Estimating the unemployment rate in the Solomon Islands is a tricky task, as highlighted before, due to a large proportion of people of working age in the Solomon Islands working in the informal sector. An unemployment rate may not accurately capture the true proportion of the population who are not working. In fact, a conventional unemployment rate would overstate the level of unemployment in the country.
Currently, the level of taxes that are deducted automatically from the wages of those working in the formal sector and the number of people making contributions to a pension are monitored to try and estimate employment in the country. That is to say, we currently estimate those in formal employment rather than estimate unemployment in the country. Looking at these indicators, employment in the Solomon Islands has an increasing trend, or rather, the employment of people in the formal sector is increasing. What we cannot say for sure is whether the unemployment rate is increasing or decreasing since we cannot accurately measure the number of people who are working in the informal sector.
Unfortunately, the country does not have unemployment statistics like in other countries.
The Central Bank of Solomon Islands use proxy indicators for EMPLOYMENT data instead, when assessing the labour market.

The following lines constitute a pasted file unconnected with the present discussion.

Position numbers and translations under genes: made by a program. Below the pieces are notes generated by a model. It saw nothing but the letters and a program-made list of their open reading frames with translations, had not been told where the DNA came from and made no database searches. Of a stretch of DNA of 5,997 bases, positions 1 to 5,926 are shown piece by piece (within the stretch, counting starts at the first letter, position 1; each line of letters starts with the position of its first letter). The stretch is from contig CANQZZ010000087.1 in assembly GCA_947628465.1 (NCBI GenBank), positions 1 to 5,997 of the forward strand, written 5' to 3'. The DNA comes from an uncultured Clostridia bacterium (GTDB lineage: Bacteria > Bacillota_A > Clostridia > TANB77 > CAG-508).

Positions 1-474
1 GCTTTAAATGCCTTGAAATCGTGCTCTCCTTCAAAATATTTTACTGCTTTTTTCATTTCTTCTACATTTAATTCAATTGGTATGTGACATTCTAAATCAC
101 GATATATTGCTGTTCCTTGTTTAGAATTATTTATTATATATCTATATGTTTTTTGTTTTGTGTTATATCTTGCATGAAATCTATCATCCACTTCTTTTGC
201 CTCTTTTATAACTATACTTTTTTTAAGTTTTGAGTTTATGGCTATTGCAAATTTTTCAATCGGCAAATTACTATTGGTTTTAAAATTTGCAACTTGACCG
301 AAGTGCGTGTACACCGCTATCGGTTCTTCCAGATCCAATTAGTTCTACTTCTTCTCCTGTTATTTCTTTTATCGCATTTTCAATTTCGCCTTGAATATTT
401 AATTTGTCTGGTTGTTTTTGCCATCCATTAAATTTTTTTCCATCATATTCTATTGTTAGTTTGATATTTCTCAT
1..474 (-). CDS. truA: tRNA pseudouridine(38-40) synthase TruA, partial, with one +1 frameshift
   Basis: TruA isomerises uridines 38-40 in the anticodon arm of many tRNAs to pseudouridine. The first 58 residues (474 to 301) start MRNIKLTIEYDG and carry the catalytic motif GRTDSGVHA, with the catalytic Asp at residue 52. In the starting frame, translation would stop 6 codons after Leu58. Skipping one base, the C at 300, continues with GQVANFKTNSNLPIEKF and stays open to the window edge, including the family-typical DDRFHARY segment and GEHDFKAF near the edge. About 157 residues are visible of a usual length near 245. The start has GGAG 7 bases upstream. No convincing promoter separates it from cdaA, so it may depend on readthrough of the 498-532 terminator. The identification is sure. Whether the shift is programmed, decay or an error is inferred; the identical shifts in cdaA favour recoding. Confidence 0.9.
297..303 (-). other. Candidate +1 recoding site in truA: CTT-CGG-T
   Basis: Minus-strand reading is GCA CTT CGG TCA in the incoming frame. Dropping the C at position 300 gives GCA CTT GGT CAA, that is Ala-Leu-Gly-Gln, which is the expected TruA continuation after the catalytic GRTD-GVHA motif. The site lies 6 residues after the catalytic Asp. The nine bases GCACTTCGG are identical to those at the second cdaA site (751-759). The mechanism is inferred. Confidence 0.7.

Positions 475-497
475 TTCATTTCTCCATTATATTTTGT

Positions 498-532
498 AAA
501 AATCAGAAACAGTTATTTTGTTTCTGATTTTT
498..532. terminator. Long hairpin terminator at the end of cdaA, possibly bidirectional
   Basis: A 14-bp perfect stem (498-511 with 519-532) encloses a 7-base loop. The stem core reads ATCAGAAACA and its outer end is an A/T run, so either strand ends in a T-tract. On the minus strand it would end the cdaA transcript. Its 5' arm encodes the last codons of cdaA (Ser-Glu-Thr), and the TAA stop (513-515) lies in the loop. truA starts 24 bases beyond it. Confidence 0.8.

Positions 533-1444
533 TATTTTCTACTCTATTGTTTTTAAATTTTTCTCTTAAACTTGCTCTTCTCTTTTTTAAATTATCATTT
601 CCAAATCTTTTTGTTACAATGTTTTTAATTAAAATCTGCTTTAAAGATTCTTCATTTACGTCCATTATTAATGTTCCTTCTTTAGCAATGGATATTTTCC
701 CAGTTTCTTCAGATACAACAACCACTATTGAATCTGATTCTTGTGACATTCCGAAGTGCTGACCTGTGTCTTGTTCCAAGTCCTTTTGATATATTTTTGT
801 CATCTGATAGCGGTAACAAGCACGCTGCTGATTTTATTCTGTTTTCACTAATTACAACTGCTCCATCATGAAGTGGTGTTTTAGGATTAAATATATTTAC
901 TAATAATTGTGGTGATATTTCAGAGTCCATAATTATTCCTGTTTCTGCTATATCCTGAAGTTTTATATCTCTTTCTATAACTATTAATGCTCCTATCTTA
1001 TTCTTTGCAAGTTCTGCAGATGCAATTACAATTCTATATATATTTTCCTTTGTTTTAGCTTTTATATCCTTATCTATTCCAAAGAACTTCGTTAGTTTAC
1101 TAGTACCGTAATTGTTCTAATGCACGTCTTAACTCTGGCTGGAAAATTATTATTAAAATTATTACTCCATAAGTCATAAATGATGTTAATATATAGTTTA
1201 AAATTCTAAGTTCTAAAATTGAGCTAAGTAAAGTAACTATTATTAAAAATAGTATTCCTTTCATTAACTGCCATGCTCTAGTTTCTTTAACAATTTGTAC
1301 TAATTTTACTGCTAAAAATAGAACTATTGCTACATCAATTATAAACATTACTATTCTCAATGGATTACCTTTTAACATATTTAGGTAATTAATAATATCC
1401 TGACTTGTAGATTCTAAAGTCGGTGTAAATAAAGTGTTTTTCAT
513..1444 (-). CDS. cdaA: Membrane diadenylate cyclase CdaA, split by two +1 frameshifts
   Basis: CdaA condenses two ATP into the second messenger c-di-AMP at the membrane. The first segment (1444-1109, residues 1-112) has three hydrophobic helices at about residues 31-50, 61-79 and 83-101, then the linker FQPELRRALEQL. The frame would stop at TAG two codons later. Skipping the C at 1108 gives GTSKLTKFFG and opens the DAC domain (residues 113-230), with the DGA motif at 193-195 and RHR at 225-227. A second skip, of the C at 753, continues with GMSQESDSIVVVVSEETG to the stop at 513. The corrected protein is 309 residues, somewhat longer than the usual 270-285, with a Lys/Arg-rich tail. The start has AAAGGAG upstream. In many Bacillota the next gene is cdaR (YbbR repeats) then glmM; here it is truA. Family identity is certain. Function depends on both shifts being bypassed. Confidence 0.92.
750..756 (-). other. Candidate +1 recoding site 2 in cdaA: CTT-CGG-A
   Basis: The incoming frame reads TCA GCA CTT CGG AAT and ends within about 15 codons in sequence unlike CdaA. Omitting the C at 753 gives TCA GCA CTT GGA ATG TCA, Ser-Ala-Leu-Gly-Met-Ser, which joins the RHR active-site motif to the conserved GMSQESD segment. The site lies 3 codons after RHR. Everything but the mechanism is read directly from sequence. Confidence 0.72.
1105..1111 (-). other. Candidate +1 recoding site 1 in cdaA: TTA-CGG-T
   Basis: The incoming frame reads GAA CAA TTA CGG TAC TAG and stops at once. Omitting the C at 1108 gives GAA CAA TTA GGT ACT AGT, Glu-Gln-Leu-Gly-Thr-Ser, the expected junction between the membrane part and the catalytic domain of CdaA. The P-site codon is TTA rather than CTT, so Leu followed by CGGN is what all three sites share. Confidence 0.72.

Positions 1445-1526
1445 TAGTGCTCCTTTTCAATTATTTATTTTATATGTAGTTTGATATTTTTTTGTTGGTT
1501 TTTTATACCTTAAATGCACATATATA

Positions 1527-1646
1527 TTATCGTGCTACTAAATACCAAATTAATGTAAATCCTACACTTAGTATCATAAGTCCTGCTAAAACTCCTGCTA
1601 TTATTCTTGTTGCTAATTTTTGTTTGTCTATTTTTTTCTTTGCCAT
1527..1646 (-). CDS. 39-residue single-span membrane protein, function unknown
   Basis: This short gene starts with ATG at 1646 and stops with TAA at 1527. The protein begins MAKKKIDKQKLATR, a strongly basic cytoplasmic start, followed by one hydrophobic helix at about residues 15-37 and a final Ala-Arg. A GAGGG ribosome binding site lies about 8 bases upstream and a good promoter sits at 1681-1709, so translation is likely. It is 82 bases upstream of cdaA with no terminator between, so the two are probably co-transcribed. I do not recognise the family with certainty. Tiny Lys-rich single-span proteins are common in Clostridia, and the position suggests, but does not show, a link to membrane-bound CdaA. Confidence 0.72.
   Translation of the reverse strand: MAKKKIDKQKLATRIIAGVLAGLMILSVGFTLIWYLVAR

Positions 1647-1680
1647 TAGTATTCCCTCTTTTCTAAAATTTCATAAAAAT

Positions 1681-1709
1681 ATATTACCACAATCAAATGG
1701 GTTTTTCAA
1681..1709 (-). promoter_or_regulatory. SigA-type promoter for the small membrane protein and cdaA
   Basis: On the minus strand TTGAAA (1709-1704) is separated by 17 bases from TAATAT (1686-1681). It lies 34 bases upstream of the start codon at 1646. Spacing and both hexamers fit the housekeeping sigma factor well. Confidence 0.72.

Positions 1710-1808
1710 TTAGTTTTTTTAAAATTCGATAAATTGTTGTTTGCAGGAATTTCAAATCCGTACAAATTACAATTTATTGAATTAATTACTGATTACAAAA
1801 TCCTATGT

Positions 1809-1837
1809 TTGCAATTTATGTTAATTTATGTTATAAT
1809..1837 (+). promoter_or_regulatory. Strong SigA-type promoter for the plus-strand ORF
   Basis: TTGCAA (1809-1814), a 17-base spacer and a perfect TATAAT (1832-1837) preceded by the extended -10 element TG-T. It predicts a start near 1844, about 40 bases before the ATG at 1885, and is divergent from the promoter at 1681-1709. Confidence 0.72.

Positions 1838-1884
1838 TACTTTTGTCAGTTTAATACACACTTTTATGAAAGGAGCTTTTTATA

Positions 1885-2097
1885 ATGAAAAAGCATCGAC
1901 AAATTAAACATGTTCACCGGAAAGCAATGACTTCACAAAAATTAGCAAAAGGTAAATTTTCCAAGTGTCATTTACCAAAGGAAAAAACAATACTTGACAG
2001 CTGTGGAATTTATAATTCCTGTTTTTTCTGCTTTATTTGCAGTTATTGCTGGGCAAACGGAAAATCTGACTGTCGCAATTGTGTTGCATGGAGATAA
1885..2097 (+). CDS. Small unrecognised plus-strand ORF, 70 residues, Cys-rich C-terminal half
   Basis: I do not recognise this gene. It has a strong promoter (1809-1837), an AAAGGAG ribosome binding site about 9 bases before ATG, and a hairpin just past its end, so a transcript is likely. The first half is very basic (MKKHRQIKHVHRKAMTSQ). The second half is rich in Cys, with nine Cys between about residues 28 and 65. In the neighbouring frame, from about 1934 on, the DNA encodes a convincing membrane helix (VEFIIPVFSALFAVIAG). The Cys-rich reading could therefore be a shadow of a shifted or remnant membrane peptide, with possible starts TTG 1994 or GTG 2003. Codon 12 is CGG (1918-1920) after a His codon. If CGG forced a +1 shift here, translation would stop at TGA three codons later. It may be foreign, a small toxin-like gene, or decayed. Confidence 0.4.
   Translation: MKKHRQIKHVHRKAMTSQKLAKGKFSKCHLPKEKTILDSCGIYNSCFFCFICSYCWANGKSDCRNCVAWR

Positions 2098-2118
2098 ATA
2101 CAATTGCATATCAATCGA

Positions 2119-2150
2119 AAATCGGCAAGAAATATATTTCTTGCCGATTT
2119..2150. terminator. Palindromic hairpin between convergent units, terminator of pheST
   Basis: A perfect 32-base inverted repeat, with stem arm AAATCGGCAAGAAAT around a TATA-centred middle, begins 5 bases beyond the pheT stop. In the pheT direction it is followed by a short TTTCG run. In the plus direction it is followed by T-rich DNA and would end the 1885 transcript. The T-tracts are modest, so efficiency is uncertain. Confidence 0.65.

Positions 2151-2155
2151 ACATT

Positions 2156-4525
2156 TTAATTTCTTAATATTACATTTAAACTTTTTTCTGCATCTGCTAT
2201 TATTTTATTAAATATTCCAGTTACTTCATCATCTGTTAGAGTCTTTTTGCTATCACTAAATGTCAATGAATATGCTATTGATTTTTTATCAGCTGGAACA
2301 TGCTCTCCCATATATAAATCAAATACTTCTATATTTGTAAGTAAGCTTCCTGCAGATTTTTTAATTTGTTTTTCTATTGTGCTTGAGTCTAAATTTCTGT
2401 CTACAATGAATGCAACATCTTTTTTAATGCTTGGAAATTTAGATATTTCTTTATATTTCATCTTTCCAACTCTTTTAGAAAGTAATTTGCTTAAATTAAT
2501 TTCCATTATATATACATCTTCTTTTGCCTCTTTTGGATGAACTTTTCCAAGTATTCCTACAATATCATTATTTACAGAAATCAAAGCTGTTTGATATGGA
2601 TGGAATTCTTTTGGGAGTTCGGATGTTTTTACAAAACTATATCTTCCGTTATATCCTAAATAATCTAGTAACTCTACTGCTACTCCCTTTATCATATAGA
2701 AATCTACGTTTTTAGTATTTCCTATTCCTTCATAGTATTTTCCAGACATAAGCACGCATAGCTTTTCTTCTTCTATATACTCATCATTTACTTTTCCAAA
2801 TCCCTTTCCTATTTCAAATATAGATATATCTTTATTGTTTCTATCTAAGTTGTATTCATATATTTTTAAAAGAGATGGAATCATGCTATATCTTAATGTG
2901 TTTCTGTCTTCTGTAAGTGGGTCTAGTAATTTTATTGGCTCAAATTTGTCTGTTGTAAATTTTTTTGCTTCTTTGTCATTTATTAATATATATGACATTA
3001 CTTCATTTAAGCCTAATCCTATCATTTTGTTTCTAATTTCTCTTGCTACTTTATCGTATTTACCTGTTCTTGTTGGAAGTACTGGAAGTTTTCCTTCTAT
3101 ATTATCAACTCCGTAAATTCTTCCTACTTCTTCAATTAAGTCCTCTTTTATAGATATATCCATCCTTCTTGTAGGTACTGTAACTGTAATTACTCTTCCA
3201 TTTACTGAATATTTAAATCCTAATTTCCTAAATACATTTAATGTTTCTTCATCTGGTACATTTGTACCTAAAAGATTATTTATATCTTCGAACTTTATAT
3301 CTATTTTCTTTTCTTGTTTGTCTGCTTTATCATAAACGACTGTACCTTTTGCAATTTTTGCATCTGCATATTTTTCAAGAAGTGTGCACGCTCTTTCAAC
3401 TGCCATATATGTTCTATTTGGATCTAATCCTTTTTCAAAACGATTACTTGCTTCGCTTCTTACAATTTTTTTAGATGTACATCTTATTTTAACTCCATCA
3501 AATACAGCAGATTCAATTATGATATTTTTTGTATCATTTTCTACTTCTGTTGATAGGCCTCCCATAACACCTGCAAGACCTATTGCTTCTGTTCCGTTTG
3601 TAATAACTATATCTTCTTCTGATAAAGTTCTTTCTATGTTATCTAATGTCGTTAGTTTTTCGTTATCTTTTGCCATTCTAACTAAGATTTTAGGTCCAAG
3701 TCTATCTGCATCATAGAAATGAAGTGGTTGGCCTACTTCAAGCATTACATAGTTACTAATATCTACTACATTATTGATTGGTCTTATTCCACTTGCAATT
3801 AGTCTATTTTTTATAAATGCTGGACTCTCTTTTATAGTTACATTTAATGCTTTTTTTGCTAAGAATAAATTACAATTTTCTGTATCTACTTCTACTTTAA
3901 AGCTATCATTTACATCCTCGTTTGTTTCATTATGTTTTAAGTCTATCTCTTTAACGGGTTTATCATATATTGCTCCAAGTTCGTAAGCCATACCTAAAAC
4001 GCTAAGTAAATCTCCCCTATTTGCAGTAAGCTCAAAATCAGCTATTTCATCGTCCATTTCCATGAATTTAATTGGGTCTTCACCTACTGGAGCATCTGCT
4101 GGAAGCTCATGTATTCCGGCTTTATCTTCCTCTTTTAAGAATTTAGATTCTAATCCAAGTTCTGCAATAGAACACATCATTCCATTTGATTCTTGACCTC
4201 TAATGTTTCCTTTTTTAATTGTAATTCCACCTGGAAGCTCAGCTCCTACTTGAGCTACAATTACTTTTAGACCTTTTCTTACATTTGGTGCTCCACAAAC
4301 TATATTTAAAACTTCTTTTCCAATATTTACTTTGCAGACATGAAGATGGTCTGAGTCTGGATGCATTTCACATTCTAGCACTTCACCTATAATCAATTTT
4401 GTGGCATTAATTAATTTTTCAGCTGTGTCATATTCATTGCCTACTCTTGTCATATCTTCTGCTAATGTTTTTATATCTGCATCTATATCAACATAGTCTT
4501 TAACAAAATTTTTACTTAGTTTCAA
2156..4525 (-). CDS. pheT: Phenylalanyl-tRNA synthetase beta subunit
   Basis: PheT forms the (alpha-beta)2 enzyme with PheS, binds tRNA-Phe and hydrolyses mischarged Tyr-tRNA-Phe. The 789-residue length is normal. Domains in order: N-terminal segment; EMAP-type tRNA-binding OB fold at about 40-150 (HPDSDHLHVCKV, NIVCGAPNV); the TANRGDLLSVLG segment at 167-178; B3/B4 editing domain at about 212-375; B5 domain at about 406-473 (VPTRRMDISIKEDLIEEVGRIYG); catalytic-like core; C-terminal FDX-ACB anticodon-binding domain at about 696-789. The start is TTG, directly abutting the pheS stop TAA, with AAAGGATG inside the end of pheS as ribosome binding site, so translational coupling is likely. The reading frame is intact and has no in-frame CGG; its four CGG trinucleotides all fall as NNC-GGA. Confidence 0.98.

For instance, the proxy indicators used for employment indicated that the Solomon Islands National Provident Fund (SINPF), in the first quarter of this year 2021 has 55,790 contributors. In the first quarter of 2020 the number of contributors was 61,093.
The current data compared to last years data shows a reduction of 5,300 contributors. This is due to an estimation of formal job losses where people become unemployed because of the impacts of COVID-19 economic fallout.
Most of the sectors that were affected are, Accommodations (Hotels) Constructions, Transport and Forestry.
Finally, it is important to note that the biggest employer in Solomon Islands is the public service. Just recently in the 1st quarter of 2021, the total headcount of employees in public service is 20,713.
For more information, please contact: Central Bank of Solomon Islands | P.O. BOX 634 | Honiara | Ph.: (677) 21791 | Email: firstname.lastname@example.org | Website: www.cbsi.com.sb